Monday, May 02, 2011
We were eating breakfast. Isaac was already late for school. Again.
The computer had seized, its hard drive grinding and gnashing its teeth for several hours before simply refusing to come to life at all. On it, downloads of 50 CDs that were to be our travel music for 5 weeks that Mike had not yet gotten onto an MP3 player.
I was limping around in pain, my back on the lower right side pitched to the point of no return; relaxation not so simple, my couch already disappeared into the storage POD outside my window and the religious peddlers forever pounding on the door while I try to prop myself in bed.
My garden had been ravaged – friends digging up my blooming beauties – better they have them than the landlord's extermo-gardeners mow it all down without discretion after we're gone, though in the latter scenario I wouldn't have to watch.
My son's pretty face was marred by the gashes and cuts of a recent and terrible asphalt tumble that left him trembling like I've never before witnessed, his knees torn up by the same fall and one more two days later when he grated his skin over a climbing wall after losing his grip and sliding the rest of the way down.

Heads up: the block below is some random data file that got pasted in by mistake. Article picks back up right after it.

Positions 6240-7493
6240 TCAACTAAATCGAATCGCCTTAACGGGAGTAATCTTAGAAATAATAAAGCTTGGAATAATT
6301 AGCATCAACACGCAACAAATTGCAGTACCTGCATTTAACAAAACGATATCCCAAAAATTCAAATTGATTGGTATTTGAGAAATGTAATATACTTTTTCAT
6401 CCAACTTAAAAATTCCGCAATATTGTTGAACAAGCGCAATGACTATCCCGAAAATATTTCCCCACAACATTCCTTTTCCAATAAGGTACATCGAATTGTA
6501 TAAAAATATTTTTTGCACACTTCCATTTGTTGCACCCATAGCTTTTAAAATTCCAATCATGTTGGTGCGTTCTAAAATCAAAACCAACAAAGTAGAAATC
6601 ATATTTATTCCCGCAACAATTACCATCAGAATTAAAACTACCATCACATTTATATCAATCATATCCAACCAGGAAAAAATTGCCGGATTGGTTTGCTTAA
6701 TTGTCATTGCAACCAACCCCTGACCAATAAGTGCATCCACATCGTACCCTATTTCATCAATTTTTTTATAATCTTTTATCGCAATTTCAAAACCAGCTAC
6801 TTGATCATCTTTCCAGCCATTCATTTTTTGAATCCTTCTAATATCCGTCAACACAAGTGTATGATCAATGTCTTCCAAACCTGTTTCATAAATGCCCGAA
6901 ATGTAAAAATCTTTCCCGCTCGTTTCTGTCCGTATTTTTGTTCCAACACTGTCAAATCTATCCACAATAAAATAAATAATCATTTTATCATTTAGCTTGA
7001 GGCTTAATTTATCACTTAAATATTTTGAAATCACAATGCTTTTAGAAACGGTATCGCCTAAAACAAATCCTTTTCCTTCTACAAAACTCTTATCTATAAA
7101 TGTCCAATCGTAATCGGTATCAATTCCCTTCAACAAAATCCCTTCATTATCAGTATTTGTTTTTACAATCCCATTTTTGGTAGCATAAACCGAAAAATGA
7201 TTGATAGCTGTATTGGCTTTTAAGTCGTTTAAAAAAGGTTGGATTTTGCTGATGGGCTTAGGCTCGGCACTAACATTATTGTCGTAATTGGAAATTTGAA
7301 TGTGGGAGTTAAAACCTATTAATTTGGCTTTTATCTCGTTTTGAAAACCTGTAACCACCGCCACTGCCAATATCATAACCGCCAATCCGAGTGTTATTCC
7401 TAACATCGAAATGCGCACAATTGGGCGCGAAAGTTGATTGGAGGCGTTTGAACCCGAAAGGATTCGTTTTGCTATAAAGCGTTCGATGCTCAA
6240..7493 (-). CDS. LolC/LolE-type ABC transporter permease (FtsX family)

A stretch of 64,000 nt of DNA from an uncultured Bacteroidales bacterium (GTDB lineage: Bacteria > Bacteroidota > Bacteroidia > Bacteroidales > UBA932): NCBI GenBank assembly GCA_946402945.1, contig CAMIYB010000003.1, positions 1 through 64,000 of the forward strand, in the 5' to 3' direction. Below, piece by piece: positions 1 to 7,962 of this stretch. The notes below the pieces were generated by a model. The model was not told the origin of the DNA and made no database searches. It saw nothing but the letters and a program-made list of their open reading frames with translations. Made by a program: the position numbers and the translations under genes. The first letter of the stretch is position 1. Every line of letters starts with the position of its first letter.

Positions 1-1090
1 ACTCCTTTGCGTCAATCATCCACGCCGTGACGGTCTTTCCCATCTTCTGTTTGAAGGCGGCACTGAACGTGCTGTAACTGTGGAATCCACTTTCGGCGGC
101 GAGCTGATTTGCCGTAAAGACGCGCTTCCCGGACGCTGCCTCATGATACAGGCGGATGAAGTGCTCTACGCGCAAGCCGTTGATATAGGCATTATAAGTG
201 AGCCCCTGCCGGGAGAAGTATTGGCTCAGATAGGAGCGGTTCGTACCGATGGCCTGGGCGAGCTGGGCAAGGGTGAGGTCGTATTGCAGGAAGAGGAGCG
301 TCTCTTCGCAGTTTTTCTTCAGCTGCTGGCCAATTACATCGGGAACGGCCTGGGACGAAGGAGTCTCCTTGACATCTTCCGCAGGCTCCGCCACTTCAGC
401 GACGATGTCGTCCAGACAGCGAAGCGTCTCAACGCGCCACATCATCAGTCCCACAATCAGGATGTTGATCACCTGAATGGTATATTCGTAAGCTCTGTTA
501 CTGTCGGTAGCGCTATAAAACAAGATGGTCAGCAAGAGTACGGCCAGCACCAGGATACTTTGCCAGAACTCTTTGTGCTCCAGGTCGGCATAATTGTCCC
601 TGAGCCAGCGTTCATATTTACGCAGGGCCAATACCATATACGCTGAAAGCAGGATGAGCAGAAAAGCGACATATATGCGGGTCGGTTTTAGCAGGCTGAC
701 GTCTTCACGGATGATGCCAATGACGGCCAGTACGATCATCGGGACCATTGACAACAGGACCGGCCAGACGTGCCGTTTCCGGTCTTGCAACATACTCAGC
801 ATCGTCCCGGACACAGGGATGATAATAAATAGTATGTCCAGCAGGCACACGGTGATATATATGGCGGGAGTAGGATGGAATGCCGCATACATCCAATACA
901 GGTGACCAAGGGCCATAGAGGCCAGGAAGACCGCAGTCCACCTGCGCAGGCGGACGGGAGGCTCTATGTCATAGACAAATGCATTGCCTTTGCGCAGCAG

Mike was wearing a brace against his wracking cough that threatened to wrench his back out if loading the POD didn't first.
My father-in-law was in the hospital again.
I was showing signs of preterm labor.
We were leaving our life in 8 days, but it seemed already to be falling apart around us.
My husband's '93 Honda del Sol, the very same we traveled across the country in when we came out to Monterey was still not sold or otherwise disposed of. However, he'd had an inquiry, a man who might even pay him $1,000 for the junker – one dollar for every day that bag of chips and salsa have lived in the center console, I guess. We were discussing having to get that deal moving when Mike discovered he couldn't find the keys. The del Sol was down the block, booted from its usual spot in the driveway or in front of the house by the VW van and the POD, respectively. “Sometimes the keys get left in the trunk lock,” Mike offered.
“They do, huh? Just 'get left' there?” I asked, wondering if this was really the time to discuss the social and grammatical implications of the passive voice.
And then, I started to laugh. And laugh. Hysterically. I couldn't stop.
“Why are you laughing?” Isaac asked me half-concerned, half-giggling himself under the pressure of contagion.
I could barely catch my breath to explain. The sound just rolled out of me, on and on, full and maniacal. “Be-B-Be-Be-Cause...Our life...is a DISASTER!”
Mike returned from the car, which miraculously was still there, with the keys. “Yup. Trunk lock.”
Ah, see. No one stole the car. The keys were found. The gods, clearly, have been smiling on us.